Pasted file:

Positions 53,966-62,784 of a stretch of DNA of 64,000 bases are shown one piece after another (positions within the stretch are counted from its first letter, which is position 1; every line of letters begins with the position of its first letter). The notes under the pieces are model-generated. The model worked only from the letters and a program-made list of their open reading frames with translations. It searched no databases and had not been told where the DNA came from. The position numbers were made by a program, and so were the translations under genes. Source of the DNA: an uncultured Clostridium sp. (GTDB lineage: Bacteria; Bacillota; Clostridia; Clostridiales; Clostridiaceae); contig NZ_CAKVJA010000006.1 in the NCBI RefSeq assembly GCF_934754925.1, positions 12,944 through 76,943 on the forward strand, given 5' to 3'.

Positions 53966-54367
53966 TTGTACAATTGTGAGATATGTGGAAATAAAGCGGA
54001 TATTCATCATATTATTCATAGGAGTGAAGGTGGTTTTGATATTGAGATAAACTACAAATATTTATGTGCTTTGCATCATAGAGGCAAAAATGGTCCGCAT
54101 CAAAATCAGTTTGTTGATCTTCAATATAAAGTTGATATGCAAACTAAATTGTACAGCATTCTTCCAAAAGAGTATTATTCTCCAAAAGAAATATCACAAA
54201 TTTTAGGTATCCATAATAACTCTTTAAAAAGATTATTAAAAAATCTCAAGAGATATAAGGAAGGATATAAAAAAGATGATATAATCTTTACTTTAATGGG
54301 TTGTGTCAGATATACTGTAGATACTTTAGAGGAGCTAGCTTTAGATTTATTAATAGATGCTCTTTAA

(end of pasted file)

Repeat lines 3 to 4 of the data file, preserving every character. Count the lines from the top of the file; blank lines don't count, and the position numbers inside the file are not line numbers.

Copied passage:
53966 TTGTACAATTGTGAGATATGTGGAAATAAAGCGGA
54001 TATTCATCATATTATTCATAGGAGTGAAGGTGGTTTTGATATTGAGATAAACTACAAATATTTATGTGCTTTGCATCATAGAGGCAAAAATGGTCCGCAT